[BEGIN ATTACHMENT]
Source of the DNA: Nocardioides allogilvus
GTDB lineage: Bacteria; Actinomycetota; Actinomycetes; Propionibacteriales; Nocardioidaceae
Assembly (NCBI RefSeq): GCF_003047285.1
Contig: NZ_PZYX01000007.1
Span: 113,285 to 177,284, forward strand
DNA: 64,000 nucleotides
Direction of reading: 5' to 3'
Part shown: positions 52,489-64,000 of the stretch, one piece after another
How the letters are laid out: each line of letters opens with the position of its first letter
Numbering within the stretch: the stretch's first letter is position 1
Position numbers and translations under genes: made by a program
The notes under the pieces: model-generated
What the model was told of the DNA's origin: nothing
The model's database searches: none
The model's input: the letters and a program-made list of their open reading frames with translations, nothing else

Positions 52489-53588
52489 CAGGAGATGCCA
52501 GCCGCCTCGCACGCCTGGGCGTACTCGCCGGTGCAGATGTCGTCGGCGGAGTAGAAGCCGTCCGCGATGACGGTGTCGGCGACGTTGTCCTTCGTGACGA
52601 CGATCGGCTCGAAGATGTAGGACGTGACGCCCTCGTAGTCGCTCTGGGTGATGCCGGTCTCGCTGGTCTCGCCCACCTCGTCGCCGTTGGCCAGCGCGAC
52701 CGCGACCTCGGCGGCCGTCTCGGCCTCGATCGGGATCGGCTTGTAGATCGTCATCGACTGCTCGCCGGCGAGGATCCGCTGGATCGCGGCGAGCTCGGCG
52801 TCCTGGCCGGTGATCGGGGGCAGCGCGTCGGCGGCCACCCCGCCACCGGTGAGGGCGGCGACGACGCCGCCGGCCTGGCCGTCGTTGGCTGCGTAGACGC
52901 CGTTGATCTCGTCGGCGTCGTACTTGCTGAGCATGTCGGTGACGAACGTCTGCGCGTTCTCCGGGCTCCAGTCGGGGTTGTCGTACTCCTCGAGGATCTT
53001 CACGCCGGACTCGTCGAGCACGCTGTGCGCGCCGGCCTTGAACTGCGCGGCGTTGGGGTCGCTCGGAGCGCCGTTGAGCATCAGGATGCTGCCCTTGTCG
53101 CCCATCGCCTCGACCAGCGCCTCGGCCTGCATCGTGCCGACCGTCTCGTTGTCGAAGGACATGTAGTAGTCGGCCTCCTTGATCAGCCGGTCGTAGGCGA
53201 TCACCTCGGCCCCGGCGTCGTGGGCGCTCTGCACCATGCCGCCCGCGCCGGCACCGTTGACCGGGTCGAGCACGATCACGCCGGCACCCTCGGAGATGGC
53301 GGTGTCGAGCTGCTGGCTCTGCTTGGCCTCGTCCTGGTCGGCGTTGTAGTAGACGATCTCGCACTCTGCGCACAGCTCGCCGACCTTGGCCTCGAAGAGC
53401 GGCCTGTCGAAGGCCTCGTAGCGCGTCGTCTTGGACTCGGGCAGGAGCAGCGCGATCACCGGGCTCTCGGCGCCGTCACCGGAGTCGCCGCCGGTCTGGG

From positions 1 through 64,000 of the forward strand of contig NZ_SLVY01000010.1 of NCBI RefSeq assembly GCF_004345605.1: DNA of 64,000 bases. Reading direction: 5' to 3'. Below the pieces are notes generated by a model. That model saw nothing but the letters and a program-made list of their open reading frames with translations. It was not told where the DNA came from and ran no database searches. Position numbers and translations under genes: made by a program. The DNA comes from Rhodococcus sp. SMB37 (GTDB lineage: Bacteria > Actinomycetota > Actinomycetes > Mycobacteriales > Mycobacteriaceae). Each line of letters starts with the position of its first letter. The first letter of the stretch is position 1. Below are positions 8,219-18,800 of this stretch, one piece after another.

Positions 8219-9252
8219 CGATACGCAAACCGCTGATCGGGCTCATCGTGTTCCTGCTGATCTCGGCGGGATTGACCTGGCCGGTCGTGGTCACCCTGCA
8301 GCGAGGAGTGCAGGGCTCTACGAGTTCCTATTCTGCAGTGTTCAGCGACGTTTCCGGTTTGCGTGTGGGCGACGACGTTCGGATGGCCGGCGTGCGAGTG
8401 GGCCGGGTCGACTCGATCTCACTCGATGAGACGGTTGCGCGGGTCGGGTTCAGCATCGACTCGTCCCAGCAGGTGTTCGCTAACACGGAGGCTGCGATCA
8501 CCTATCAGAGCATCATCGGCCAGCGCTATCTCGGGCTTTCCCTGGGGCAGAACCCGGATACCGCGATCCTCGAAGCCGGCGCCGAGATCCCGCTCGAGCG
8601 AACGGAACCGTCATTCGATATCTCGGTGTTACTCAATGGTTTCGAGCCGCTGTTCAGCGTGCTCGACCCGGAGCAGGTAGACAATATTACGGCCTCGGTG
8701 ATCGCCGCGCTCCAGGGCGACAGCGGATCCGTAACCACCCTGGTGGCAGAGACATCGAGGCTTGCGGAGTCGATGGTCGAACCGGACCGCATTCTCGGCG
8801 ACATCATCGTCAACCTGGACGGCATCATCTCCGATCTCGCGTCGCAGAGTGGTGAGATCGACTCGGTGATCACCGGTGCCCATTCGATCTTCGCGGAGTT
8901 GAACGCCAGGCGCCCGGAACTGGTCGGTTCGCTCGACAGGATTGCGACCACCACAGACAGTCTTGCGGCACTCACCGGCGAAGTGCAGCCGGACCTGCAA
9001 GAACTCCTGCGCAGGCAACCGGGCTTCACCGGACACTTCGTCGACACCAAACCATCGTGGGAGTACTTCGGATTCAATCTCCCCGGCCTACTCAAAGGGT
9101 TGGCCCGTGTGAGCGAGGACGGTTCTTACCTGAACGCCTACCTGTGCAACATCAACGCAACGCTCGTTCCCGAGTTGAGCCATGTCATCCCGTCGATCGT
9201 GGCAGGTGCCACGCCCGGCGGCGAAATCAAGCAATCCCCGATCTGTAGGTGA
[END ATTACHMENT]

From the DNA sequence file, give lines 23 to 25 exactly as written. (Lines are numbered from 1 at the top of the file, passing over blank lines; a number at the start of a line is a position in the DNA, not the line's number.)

53001 CACGCCGGACTCGTCGAGCACGCTGTGCGCGCCGGCCTTGAACTGCGCGGCGTTGGGGTCGCTCGGAGCGCCGTTGAGCATCAGGATGCTGCCCTTGTCG
53101 CCCATCGCCTCGACCAGCGCCTCGGCCTGCATCGTGCCGACCGTCTCGTTGTCGAAGGACATGTAGTAGTCGGCCTCCTTGATCAGCCGGTCGTAGGCGA
53201 TCACCTCGGCCCCGGCGTCGTGGGCGCTCTGCACCATGCCGCCCGCGCCGGCACCGTTGACCGGGTCGAGCACGATCACGCCGGCACCCTCGGAGATGGC